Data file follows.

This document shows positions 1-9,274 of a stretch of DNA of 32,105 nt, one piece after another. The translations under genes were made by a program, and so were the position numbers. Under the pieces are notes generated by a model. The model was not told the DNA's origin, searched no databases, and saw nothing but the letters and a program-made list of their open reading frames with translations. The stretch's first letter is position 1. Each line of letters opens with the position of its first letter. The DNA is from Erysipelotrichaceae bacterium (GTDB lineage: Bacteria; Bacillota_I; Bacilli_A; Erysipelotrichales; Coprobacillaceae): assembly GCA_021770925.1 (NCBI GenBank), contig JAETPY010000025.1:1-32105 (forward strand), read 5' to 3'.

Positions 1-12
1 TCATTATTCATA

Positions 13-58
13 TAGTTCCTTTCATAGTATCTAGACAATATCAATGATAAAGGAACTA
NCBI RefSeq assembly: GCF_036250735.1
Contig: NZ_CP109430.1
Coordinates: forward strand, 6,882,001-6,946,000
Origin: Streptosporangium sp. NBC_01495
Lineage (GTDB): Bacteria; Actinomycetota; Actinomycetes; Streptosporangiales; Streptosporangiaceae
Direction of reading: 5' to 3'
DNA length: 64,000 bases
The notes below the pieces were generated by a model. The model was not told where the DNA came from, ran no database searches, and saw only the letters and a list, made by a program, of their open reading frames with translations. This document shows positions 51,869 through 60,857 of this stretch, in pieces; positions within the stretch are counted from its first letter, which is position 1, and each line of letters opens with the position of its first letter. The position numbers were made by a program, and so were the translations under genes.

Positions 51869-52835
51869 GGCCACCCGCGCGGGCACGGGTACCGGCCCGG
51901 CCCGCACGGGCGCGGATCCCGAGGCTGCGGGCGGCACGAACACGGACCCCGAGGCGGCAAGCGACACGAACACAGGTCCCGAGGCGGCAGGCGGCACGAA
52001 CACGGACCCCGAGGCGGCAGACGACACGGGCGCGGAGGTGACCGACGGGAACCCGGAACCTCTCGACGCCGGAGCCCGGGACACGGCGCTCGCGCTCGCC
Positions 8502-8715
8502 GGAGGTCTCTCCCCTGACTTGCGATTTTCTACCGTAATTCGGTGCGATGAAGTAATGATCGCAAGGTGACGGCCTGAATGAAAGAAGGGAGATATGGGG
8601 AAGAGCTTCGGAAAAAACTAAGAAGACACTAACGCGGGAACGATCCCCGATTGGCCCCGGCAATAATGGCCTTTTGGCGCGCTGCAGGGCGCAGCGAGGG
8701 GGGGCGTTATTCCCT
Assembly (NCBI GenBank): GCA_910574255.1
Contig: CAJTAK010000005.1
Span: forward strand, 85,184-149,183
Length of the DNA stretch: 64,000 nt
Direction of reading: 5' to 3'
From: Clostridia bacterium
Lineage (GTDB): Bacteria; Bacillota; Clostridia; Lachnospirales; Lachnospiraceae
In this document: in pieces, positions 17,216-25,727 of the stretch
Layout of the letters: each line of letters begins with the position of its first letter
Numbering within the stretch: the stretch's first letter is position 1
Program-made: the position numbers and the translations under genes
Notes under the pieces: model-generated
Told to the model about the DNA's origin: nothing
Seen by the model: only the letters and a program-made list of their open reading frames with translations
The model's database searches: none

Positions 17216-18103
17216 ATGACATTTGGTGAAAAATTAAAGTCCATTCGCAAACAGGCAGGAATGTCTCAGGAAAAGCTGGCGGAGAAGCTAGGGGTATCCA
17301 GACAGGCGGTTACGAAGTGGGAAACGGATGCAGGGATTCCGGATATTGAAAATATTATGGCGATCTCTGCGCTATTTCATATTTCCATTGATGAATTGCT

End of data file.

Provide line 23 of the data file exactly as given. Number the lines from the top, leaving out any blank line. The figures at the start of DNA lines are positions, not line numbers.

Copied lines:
Contig: CAJTAK010000005.1